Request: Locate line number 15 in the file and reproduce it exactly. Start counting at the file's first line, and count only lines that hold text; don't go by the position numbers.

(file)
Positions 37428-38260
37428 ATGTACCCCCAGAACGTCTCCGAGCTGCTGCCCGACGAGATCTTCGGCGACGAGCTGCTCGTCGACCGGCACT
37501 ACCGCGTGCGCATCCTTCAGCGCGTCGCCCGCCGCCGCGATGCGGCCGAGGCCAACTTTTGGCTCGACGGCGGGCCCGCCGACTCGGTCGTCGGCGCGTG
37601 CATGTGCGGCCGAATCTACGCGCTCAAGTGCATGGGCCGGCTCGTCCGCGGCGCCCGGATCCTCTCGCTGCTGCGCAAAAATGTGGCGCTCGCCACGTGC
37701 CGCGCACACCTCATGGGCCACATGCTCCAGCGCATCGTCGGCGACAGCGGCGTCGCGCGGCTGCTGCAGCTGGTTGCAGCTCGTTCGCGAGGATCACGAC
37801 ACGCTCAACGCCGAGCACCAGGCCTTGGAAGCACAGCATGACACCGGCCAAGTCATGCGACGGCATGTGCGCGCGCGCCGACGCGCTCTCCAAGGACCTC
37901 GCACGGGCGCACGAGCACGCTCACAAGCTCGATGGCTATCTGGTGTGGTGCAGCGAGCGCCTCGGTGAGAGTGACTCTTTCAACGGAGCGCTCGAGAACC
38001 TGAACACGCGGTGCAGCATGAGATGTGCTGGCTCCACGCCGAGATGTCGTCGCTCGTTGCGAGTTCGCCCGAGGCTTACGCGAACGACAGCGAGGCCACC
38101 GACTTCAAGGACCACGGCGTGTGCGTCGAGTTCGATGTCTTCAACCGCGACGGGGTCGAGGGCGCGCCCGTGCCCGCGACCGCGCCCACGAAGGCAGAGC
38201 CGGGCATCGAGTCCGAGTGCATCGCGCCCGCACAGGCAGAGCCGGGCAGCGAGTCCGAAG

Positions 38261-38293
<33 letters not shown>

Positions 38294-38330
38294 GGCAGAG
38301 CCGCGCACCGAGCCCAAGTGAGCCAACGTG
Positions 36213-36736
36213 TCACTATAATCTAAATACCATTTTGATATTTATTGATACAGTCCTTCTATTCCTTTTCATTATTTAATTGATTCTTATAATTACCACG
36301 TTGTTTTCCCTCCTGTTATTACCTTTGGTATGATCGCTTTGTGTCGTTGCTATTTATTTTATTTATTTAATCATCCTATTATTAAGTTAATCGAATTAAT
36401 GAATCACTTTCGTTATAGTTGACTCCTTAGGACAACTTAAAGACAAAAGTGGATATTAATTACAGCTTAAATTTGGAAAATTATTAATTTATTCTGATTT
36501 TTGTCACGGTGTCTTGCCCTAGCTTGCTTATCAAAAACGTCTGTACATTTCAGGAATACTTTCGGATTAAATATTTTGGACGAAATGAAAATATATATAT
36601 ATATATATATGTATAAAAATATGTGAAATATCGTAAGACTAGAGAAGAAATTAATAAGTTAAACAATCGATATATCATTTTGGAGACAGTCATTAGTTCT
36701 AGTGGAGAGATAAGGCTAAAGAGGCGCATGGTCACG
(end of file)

38301 CCGCGCACCGAGCCCAAGTGAGCCAACGTG